The early history of experimental duo PINKISH BLACK is as mournful and tumultuous as the band’s music. The Fort Worth, TX band originally formed in 2005 as a three piece doom/jazz project known as The Great Tyrant, but The Great Tyrant never got the chance to release any music – in February 2010, midway through a battle with technical problems, the band’s bassist Tommy Atkins tragically committed suicide, bringing the album’s recording and production processes to a halt.
After Atkins’s passing, remaining members Jon Teague (drums/synths) and Daron Beck (vocals/synths/ keyboards) set out to redefine current conceptions of heavy music with an unorthodox and forward-thinking synth-driven approach, furthering the work they had started with The Great Tyrant. The band, now a duo, changed their name to PINKISH BLACK in 2010, and released their self-titled debut that same year on Handmade Birds. Pinkish Black was critically acclaimed, as was the band’s 2013 follow-up on Century Media, Razed to the Ground. In its review of the former, Pitchfork called PINKISH BLACK “a band that exudes promise,” while Stereogum called the latter album “an absolute stunner.”
Since Razed to The Ground, PINKISH BLACK have solidified both their confidence and their direction – they signed to Relapse in December 2014, and have steadily refined their songwriting and style over the course of the last two years. Though usually associated most closely with the metal scene, PINKISH BLACK have demonstrated an unflinching capacity to dip their toes in all sorts of disparate musical markets, from doom metal and industrial to post-punk and no-wave.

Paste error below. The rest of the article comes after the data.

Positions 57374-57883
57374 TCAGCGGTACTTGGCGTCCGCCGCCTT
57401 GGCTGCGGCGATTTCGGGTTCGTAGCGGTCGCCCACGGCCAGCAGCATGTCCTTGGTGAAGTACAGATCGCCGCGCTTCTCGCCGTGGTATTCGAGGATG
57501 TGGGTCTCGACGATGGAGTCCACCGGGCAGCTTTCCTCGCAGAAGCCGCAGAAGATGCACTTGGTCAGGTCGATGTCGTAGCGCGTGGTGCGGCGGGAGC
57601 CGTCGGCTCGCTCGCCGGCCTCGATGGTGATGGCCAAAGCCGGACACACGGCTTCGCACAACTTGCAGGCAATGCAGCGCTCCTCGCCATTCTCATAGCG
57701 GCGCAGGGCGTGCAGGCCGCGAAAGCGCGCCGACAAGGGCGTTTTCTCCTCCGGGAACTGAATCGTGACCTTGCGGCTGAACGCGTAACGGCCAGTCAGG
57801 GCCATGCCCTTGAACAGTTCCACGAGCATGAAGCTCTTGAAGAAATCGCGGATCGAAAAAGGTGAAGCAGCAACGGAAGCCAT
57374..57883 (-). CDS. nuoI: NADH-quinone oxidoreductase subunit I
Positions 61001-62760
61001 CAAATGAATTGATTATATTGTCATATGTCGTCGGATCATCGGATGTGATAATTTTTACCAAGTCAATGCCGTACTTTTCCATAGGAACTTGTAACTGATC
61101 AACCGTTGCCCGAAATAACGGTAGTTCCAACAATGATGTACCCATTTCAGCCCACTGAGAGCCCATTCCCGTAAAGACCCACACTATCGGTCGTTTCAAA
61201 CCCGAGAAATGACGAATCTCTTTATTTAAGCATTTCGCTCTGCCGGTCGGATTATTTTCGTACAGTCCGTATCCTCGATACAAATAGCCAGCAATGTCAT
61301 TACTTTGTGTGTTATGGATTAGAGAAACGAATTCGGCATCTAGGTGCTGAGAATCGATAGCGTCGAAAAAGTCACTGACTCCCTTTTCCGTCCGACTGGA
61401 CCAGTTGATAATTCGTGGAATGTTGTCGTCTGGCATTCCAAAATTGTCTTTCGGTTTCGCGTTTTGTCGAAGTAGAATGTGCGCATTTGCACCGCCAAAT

October 2015 saw the release of PINKISH BLACK’s newest opus, Bottom of the Morning, a 7-track dark music journey that runs the full gamut of influences PINKISH BLACK have touched on in the past as well as many new experimentations added to their palette. From the gothic, horror-movie-esque organ intro of opener “Brown Rainbow” to the wistful, fuzzed-out conclusion of final track “The Master Is Away,” Bottom of the Morning is simultaneously dark and catchy, dissonant and melodic, smothering audiences with heavy layers of distorted, repressive gloom that still end up as earworms despite their pessimism. It's as if Scott Walker and John Carpenter were having a bad acid trip with the Melvins, or if someone dipped PINKISH BLACK’s ambling, psyched-out space-rock influences in a vat of molten iron.
Now in 2019, PINKISH BLACK's new album, Concept Unification is the band's most adventurous record to date. Each of the 6 tracks on the album explore the innermost depths of forward-thinking doom rock, as psychedelic undertones collide with dark, crushing heaviness. Brooding synthesizers on Concept Unification's opening title track give way to the impending melancholy found on "Dial Tone", while progressive ebbs and flows on "Petit Mal" showcase PINKISH BLACK's ability to manipulate dark ambience. The album closer "Next Solution" presents a somber, contemplative piano performance front-and-center, before exploding into a dramatic whirl of choirs and rhythmic pummeling. "Concept Unification" is a beast of it's own, pontificating on themes of anxiety, futility, and emptiness, positioning PINKISH BLACK as vital to the independent scene as ever.